While children are being adopted daily, each type of adoption has its own regulations and process, as well as opportunities and restrictions on birth and adoptive families meeting or staying in touch after the adoption has been finalized.
DOMESTIC ADOPTION
PRIVATE ADOPTION is also called independent, identified or private agency adoption. Prospective adoptive parent(s) hire attorneys and agencies to provide needed services. Families may adopt in their state of residence or another state in the United States. If adopting from “out of state,” Interstate Compact on the Placement of Children must approve the relocation of the child and must follow legal regulations in both states. The majority of private adoptions are of newborn infants.
In an INDEPENDENT ADOPTION the prospective adoptive parent(s) locates a birth parent or child by networking, word of mouth, advertising or the Internet. Every state has its own regulations regarding independent adoption, with birth and adoptive parents represented by attorneys who handle the legal adoption process. You can locate an adoption attorney here.
IDENTIFIED ADOPTION is the same as an independent adoption, but reflects the process of the birth and adoptive parents identifying one another (having made contact), and then asking a licensed adoption agency to handle the adoption.
An AGENCY ADOPTION typically involves the agency matching/introducing birth and adoptive parents and then providing needed services during the adoption process. Agencies are licensed or approved by the state authority in their state. You can find an adoption agency here.
There are several additional types of domestic adoption. KINSHIP ADOPTION is the adopting of a family member. It may be done privately or through foster care. SECOND PARENT ADOPTION is the adoption of the child of a domestic or same-sex partner. STEP PARENT ADOPTION is the adoption of a child by the spouse of the legal parent of the child.
Children of all ages are adopted. Many are newborns, but there is no age cutoff for a domestic adoption, including the adoption of adults over the age of 21. For all of the above adoptions, the adopting family is responsible for the costs associated with the adoption.
FOSTER CARE TO ADOPT
Foster care is regulated by each state’s Department of Social Services. As children enter the public foster care system, a plan is set in place. The goal of foster care is to reunite children with their parents or a family member. When this is not possible or does not happen within a set period of time (often 2 years), the plan is set at finding a permanent home (adoption) for the child. Parental rights will be terminated by a local court, freeing the child for adoption. The foster family who has been caring for the child will be asked if they wish to adopt. If not, a family in the child’s present community may be sought, prior to seeking another family through the foster care system. This is in an effort to limit the changes in the child’s life.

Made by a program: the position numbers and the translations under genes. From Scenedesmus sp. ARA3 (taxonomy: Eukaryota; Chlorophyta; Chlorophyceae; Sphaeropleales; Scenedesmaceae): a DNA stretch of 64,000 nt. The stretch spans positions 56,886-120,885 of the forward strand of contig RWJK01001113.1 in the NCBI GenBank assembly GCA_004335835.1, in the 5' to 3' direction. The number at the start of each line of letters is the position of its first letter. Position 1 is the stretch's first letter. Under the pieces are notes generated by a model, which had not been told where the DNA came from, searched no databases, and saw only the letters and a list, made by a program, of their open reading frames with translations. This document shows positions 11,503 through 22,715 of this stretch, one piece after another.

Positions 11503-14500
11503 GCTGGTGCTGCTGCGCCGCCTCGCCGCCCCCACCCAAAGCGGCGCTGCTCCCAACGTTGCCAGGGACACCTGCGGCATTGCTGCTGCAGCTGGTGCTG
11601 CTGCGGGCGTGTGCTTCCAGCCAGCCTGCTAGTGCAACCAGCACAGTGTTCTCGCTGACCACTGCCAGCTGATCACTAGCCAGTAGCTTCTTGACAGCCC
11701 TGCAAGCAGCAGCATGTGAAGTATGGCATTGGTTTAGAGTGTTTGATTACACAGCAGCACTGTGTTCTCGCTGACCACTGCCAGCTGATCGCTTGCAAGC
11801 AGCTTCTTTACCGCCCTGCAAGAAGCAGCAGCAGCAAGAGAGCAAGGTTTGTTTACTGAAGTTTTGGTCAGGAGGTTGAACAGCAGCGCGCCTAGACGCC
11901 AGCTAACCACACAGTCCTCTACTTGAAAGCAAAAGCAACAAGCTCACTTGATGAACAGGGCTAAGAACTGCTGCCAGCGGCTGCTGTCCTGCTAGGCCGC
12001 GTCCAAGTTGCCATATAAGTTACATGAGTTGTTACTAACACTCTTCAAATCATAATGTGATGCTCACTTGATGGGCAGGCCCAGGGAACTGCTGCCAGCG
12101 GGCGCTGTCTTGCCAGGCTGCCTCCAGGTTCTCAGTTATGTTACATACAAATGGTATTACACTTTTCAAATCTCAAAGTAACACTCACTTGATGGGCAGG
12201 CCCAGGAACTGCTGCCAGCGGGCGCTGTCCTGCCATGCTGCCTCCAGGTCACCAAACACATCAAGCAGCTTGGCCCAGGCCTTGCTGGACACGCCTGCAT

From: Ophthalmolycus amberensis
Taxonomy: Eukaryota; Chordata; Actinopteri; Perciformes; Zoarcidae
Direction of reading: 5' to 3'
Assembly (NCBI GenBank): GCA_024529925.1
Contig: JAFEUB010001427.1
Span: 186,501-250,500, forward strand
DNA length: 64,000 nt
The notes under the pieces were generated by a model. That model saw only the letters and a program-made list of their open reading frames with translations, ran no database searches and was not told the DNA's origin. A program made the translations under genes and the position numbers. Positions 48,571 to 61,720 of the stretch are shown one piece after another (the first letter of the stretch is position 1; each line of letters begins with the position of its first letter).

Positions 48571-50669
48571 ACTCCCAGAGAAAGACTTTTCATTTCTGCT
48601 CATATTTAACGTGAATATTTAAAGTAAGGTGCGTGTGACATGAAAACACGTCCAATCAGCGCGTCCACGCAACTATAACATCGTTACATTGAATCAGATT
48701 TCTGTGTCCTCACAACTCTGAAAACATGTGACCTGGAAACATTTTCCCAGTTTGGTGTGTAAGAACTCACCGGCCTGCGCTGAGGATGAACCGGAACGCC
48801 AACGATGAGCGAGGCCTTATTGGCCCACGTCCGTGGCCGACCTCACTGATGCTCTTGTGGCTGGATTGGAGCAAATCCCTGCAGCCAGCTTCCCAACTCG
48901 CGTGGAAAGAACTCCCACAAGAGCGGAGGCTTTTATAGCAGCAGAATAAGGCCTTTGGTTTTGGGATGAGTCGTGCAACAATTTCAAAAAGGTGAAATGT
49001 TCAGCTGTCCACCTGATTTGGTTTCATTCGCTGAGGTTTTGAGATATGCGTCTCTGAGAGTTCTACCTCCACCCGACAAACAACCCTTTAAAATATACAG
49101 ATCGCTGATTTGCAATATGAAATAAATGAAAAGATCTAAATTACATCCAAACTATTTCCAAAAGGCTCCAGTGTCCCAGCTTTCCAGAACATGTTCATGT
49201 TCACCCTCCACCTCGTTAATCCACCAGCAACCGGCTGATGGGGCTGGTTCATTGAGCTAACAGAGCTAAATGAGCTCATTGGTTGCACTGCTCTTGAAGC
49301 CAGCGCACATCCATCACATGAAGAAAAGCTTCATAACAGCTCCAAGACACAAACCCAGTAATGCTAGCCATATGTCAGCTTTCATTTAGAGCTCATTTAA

Once an adoption goal is set and the child is in the pre-adoptive home, there is a 6 month adjustment period to make sure the family can meet the child’s needs and the child is adjusting. Local social services will monitor the home during this period and make a recommendation for finalization of the adoption.
Children in foster care are between newborn and 18 years of age. A foster family may be eligible for a monthly stipend to provide for the child’s needs. This stipend may continue after the adoption, up to the child’s 18th birthday. Information on financial assistance may be found here.
INTERNATIONAL ADOPTION
International adoption is regulated by the Department of Homeland Security, U.S. Citizenship and Immigration Services (USCIS) and the state of the prospective family’s legal residence. For every adoption, the prospective parents must work with an Adoption Service Provider in the U.S., who will oversee the adoption in the U.S. and overseas. Each Adoption Service Provider (accredited agency or approved attorney) may have additional requirements and restrictions. In addition, every country has its own adoption rules and regulations, which include which children are eligible for adoption and eligibility of prospective adoptive parents.
For each international adoption, the prospective adoptive parent(s) must apply to USCIS to be approved to adopt, apply to a local adoption agency that will assist with the application in the country from which the child will be adopted, and submit an additional application to USICS to immigrate the child to the U.S. There will also be the legal court process in the country of origin or once back in the U.S. If adopted overseas, the child will automatically become a U.S. citizen upon arrival in the U.S. If finalized in the U.S., an application for citizenship will need to be completed after finalization.
Children must meet age and other requirements to be eligible for adoption, both in the country of origin and in the U.S. In an international adoption, the adopting family is responsible for all costs associated with the adoption.
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